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Taiwan will drop a ban on imports of U.S. beef, ending a major irritant in trade relations with the United States. The original ban was put in place six years ago after a case of mad cow disease was found on the West Coast of the United States.
Imports of U.S. beef with bone will likely resume sometime in November. The agreement was signed in Washington, D.C. as part of set of marketing opening measures.
U.S. exporters will be required to follow a Department of Agriculture quality assessment to ensure that U.S. bone-in beef entering Taiwan is from cattle less than 30 months of age and meets other requirements. Mad Cow disease can cause a fatal brain-wasting disease in humans.
In 2007, the World Organization for Animal Health declared the risk from mad cow disease from U.S. beef to be under control. Other countries have dropped bans on U.S. beef in recent years.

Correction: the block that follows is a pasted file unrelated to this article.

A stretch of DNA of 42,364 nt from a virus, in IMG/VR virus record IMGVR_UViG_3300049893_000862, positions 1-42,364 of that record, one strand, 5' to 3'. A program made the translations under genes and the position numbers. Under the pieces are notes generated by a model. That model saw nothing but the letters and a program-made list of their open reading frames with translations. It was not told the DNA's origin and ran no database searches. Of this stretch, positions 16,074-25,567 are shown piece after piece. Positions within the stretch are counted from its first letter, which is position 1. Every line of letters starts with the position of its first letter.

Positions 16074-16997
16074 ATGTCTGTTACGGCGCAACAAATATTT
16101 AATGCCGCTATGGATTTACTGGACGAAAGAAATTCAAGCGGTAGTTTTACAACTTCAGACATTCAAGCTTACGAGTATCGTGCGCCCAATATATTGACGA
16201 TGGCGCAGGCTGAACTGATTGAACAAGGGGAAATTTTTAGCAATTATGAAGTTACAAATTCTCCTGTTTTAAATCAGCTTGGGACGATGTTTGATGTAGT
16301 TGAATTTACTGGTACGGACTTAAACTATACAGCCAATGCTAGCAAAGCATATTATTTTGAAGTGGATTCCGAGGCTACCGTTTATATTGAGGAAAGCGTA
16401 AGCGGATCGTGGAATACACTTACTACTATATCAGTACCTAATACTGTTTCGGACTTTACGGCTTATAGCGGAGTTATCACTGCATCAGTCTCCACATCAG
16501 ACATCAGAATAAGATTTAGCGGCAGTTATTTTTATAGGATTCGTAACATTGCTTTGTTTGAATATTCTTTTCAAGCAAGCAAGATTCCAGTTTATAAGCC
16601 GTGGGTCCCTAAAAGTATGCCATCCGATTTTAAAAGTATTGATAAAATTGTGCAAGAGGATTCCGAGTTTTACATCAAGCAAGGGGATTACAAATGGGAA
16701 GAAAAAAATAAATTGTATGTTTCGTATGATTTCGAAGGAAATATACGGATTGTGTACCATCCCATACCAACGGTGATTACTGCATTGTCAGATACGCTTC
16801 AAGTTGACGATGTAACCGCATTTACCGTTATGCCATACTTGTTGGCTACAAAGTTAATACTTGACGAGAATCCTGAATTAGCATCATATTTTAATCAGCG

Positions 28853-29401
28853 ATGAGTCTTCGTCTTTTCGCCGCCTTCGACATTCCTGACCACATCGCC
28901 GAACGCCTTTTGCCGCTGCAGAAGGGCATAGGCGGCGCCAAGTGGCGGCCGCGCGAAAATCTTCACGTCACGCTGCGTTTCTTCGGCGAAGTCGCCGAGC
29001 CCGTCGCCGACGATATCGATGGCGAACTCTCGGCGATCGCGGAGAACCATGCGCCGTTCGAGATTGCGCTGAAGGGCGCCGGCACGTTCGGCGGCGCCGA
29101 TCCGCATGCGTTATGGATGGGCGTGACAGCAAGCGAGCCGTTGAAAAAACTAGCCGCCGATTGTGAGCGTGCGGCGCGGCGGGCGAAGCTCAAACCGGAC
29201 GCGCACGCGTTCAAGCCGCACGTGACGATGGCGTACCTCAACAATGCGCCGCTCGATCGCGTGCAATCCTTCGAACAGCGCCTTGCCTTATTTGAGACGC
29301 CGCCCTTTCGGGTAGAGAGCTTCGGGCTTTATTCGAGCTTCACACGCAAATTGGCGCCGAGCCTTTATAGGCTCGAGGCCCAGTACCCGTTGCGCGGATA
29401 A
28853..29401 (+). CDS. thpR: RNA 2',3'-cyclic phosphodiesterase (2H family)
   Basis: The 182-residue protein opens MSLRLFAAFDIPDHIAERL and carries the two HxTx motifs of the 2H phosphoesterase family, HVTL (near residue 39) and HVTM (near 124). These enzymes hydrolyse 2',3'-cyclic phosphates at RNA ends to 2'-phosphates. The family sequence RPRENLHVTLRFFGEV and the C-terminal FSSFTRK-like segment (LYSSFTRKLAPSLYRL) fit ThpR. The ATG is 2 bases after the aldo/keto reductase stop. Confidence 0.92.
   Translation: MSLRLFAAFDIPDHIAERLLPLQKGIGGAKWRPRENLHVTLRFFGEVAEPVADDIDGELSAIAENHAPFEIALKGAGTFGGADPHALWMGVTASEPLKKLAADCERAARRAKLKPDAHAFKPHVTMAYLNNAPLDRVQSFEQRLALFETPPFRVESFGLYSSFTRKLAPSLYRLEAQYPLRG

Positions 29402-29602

But when South Korea lifted its ban in 2008, the result was the largest anti-government protests seen in 20 years.
Taiwanese government officials have taken pains to gauge the public reaction from the move, citing the situation in South Korea. In Taipei Friday, Department of Health Minister Yaung Chih-liang addressed those concerns.
Yaung says the standard will not be lower than South Korea's. The imported bone-in beef should be from cattle younger than 30 months.
Over the past three years, U.S. officials have applied steady pressure on Taiwan to open its market Despite the ban on bone-in beef, U.S. beef imports overall have increased steadily to a record $136 million.